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In the automotive world, there are said to be five levels of autonomy, or six if you include no automation at all. Automatic for the people

Long term road test

In the automotive world, there are said to be five levels of autonomy, or six if you include no automation at all. Level 1 is already with us, including things like adaptive cruise control, and parking assistance features.

Level 2 is when the vehicle can take care of all aspects of driving, such as steering, braking and accelerating. This is referred to as ‘hands off’ driving, though by law the driver must keep their hands on the wheel and be ready to take control. This is currently offered on some cars, like Teslas, but also on heavy trucks like the Mercedes-Benz Actros.

Level 3 is considered to be truly autonomous, allowing the driver to sit back and relax while the vehicle does the driving. The driver should still be able to take control, so sleeping is not an option. The technology for Level 3 exists in some high-end cars, though legislation has yet to catch up.

Level 4 won’t require any driver intervention at all within certain geofenced areas. Again, it is not yet legally possible to drive at Level 4 on the public road network. Level 5 vehicles will in effect be driverless, but we are still some way off this.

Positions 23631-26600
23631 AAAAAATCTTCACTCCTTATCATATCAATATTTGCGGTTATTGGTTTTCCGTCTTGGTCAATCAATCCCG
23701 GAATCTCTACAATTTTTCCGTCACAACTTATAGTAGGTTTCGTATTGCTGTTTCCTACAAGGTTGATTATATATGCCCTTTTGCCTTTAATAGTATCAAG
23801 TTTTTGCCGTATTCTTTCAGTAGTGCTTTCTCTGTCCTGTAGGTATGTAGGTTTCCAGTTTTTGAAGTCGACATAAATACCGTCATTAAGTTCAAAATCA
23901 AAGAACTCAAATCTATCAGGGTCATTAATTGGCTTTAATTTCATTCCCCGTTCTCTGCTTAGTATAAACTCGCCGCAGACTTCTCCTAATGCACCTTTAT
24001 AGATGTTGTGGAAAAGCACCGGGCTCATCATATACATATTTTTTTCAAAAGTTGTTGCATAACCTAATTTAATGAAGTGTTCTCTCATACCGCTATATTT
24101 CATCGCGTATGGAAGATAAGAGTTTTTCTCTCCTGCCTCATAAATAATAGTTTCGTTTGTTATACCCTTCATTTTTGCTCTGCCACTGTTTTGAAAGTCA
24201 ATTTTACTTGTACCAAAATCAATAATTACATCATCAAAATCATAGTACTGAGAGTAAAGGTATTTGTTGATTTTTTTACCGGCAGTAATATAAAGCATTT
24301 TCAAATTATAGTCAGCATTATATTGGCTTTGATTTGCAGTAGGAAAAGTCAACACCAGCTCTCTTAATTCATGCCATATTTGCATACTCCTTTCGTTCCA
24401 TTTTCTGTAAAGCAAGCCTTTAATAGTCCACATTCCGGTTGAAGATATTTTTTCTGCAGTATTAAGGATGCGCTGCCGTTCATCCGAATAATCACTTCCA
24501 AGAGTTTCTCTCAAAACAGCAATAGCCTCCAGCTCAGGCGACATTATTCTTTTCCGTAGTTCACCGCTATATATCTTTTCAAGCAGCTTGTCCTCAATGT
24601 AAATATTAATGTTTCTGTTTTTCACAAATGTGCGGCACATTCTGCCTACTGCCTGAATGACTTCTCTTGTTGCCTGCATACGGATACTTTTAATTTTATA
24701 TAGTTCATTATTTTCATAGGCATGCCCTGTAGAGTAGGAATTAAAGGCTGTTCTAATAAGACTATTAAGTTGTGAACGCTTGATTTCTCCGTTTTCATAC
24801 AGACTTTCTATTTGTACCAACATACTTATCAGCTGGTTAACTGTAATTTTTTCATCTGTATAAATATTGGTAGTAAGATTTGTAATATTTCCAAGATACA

What does this have to do with our long-term Transit Custom? Well it’s no Tesla, but there are plenty of automated features on offer. Firstly of course, the van has a six-speed automatic transmission, that works perfectly with the 185hp EcoBlue diesel engine. It really is a smooth-changing box, that always seems to be in the perfect gear for any given situation. The van also has Auto Start-Stop, cutting the engine as soon as you come to a halt and instantly re-starting as you lift off the foot brake, to reduce fuel use and emissions.

The van has automatic wipers and lights, which function so well they rarely get touched. It also has automatic main beam. I’m not normally a fan of this, as you tend to get angry flashes from approaching vehicles before the lights dip. However, the Ford is almost spookily prescient, dropping the lights as soon as you spot an approaching vehicle, or when the forward-facing camera picks up the rear lights of a car in front of you. In common with most auto lights however, the system can’t distinguish fog from regular daylight, as it isn’t ‘dark’, so you still need to physically turn on headlights in misty conditions.

The auto main beam comes as part of a safety pack (£600) that includes Adaptive Cruise Control, Lane Keeping Aid, Lane Keeping Alert, Pre-Collision Assist with Pedestrian Detection and a Driver Impairment Monitor. The lane change systems are blessedly unobtrusive and thankfully we have yet to test the pre-collision system. All in all, a pretty comprehensive package though and one that certainly makes driving less stressful, and hopefully safer.

For more long-term road tests, read about the Isuzu D-Max.